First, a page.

Parodius Da! is a visual treat and has the gameplay to match. It’s well balanced with a good difficulty curve and it just shines among the sea of shooters on the PC Engine. Essential purchase for shoot ’em up fans.
If you want to see Konami’s work on another cute-em-up, but in a vertical format, Detana!! Twinbee (aka Bells and Whistles in arcades outside of Japan) should be right up your alley. Twinbee is one of the most famous cute-em-up series in Japan, and perhaps the very first of the subgenre. As mentioned above, it also gave some style and gameplay inspirations to one of the other landmark series, Parodius.
The original Twinbee was modeled after Namco’s Xevious, but with a cuter and more playful vibe. Much like Xevious, players can both shoot at airborne enemies and bomb enemies on the ground level below you. Detana!! Twinbee also adds a powerful charge shot to help power through your opponent. In the Twinbee series, you shoot clouds or bomb ground enemies to collect bells for points and power-ups, shooting them to change their colors/upgrade type. This system takes some discipline and patience, however, as it takes multiple shots to get a more desirable item and could be cycled back to the first color or even a bee if shot too many times. In addition to engaging the enemies, balancing the bell harvesting adds an extra layer of skill needed to thrive in the game.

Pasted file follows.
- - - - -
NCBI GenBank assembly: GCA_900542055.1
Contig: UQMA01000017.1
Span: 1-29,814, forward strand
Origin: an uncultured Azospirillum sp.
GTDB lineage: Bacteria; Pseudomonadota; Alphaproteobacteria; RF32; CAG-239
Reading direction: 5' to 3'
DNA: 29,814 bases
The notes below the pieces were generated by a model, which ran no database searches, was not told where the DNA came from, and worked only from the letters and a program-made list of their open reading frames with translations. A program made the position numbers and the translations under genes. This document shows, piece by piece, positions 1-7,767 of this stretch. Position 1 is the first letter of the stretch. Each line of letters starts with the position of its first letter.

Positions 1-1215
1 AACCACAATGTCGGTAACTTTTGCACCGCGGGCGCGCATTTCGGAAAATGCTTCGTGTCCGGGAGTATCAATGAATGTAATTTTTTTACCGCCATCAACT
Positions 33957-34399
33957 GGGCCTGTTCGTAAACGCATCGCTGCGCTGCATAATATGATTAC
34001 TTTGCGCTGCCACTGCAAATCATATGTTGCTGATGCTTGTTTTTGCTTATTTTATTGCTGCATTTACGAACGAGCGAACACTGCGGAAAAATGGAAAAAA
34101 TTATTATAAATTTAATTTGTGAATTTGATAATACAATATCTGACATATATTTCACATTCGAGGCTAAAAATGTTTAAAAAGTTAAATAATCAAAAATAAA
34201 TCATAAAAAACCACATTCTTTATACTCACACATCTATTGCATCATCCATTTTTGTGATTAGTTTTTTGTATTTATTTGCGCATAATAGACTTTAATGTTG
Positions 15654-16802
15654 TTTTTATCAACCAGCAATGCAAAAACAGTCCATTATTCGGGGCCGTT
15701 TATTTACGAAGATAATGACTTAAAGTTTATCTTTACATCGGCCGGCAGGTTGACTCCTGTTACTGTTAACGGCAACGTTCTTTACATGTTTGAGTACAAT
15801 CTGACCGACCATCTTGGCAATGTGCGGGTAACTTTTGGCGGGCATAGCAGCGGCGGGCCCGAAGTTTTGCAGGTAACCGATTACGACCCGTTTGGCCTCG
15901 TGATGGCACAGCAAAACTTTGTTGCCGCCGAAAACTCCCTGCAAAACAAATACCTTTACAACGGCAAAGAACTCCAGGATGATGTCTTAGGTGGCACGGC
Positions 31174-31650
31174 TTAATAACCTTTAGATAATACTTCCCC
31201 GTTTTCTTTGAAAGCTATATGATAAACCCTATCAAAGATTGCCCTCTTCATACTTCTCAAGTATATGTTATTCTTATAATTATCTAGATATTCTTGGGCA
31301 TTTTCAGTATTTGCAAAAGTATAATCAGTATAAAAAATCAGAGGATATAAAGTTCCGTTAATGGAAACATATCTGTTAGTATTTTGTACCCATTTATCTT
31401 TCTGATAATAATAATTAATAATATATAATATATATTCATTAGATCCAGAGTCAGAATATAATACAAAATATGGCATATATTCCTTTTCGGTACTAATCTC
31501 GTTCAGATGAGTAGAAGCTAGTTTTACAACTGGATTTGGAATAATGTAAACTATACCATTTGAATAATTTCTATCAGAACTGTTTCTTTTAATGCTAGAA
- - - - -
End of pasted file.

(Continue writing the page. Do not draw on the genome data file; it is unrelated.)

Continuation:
Detana!! Twinbee carries over many of the same powerups from the original Twinbee arcade game (the trailing options, the shield, etc.) and “bell chaining” scoring system. In addition to the five different colors in the original TwinBee, there are two new additional bells in Detana!! Twinbee: a purple bell that provides a “tail shield” that activates multiple barriers around the player’s ship and black bell which decreases the player’s speed. When the Twinbee gets hit, it loses an arm, which prevents you from dropping bombs. You can regain your arms by catching a little ambulance that shows up. Just try to avoid getting hit before recovering your arms.
The two-player co-op mode is a wonderful part of Detana!! Twinbee. While sharing the screen, TwinBee and WinBee can join hands and combined in a powerful fire bullet attack. One player can also push the other ship, resulting in a spread shot. These co-op dynamics create a fulfilling teamwork experience.